Making The Emirates A Home

A home ground is more than a mere location to play. It is meant to hold significant meaning to supporters who take their seats each week, it is meant to be as much of a home to us as when we all return back to our own domain.

Intrinsically linked through symbology and memory, the home ground is supposed to be partizan not only through the reception visiting teams get when on the pitch, but also before they even set foot inside the building.

At this present moment in time though, our home, The Emirates, holds no bearing on away teams nor their kin. It is also the same for the majority of our own fans.

Speaking personally, I adore The Emirates. Its modern lines are a sign we are keeping up with the relentless pace of the modern game. The icons who stand arm in arm with their legendary brethren on the facade of the ground recall amazing visions and inspire hope and fervour. Inside, there is no gap between the pitch and the stands, which can be a killer for modern stadia.

The Emirates is a great place to play football – but it is not quite home yet.

We were spoiled with Highbury. The amazing night games which packed just over 38,000 fans into it were the stuff of goosebumps and wild celebration. The inside and out represented Arsenal and our values down to an art-deco T. It was perfect. Marble halls and floors, memories and heroes.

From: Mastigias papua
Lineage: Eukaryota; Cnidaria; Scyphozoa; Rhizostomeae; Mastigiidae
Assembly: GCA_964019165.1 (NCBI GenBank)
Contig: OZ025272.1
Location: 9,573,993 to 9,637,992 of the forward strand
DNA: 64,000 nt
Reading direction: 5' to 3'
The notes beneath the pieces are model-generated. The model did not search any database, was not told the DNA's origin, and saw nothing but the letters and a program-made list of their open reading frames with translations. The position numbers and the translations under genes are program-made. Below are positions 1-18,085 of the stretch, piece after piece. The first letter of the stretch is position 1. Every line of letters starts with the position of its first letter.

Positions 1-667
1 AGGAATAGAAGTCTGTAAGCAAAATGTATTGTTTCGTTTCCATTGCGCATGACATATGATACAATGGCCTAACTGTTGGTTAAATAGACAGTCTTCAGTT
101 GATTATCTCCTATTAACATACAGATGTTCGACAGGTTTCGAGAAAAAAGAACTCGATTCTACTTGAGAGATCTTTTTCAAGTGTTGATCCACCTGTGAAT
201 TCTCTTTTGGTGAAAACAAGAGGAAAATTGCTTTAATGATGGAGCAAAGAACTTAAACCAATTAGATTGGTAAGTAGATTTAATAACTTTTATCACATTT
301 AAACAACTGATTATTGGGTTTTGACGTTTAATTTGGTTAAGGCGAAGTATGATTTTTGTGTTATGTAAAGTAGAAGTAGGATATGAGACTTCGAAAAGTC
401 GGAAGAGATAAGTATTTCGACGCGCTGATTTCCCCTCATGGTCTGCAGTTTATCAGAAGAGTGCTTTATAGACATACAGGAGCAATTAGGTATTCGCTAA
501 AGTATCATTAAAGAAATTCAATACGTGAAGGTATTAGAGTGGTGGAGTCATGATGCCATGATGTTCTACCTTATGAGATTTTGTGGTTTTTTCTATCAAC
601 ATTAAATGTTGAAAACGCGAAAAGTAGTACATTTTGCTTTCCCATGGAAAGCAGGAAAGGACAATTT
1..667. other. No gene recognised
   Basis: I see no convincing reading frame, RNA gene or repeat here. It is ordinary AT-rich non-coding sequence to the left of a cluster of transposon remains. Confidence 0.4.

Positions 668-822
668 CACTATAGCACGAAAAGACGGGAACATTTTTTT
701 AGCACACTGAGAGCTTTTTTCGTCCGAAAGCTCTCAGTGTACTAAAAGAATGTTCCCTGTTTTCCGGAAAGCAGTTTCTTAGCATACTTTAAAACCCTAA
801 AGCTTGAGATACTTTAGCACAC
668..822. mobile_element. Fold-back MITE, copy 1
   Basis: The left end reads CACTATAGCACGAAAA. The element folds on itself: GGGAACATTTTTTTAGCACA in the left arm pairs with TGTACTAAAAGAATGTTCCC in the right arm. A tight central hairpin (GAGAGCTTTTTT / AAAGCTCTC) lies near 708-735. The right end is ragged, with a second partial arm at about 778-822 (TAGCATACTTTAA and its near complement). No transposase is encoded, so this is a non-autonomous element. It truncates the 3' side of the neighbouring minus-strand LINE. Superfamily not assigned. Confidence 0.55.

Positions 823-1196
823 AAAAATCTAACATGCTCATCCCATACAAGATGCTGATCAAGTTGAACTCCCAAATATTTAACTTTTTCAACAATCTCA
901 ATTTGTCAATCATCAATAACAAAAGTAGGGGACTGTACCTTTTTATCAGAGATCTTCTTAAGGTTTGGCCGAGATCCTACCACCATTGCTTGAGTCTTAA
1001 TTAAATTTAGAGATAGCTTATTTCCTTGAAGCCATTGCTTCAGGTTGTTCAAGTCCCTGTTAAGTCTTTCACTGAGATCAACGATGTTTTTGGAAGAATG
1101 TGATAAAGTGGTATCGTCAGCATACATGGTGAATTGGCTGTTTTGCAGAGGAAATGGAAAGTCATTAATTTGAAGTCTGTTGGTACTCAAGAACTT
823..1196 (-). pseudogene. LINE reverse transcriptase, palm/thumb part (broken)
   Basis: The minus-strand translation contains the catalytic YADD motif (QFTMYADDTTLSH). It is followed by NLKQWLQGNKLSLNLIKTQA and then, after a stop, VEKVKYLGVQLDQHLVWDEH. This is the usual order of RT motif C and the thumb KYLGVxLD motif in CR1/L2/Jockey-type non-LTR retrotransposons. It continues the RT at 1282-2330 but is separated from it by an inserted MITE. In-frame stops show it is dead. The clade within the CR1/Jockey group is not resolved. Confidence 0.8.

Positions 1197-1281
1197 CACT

No one wanted to see Highbury consigned to the past. If we could have stretched the capacity of the ground, then it surely would have been a better bet than the financial shackles we would have to endure. However, this was never an option that was on the table.

The thing that makes a ground a home is triumph under floodlights, trophies held aloft by your captain, players performing amazing things on the way to glory. Memories make the place. Trophies do too.

Winning the FA Cup’s recently have helped inch us toward adoration, but we are not there yet, by any stretch. Players who have illuminated games with their skill in our shirt have also gone a fair way to securing our love, but Highbury casts a large shadow over our new ground, larger than it should be given the difference in size.

It was necessity that we moved grounds. To compete at the highest level, a higher attendance was absolutely necessary. 

Now we must concentrate on forging a past that pushes the future. 

We had all of our 13 title wins at Highbury, and ten of our FA Cup wins. We had two European trophies in our trophy cupboards in those Marble Halls. We had the birth of our ethos there too.

Herbert Chapman. Ian Wright. Cliff Bastin. Alex James. George Graham. Arsene Wenger. George Male. Bob Wilson.  Liam Brady. George Armstrong. Peter Storey. David O’Leary. The best back 5 ever to grace English football. Dennis Bergkamp. Thierry Henry. The Invincibles.

They are tied to Highbury, they are tied to the best moments which personify Arsenal and being a Gooner.

Until we lift a title at The Emirates, then the link between our ground and us will be weaker than it should. Liverpool will go through the same thing when they depart Anfield, and Chelsea too with Stamford Bridge – the same rule doesn’t apply to tottenham as they have not exactly got much to hark back to….

Statues of titans who wore our shirt outside the ground give The Emirates an edge we all love, and the ring of trophy placards around the stands is a great touch, but until one of them is the silhouette of the Premier League trophy or European Cup, then we will look upon the Emirates as a great place – not THE place.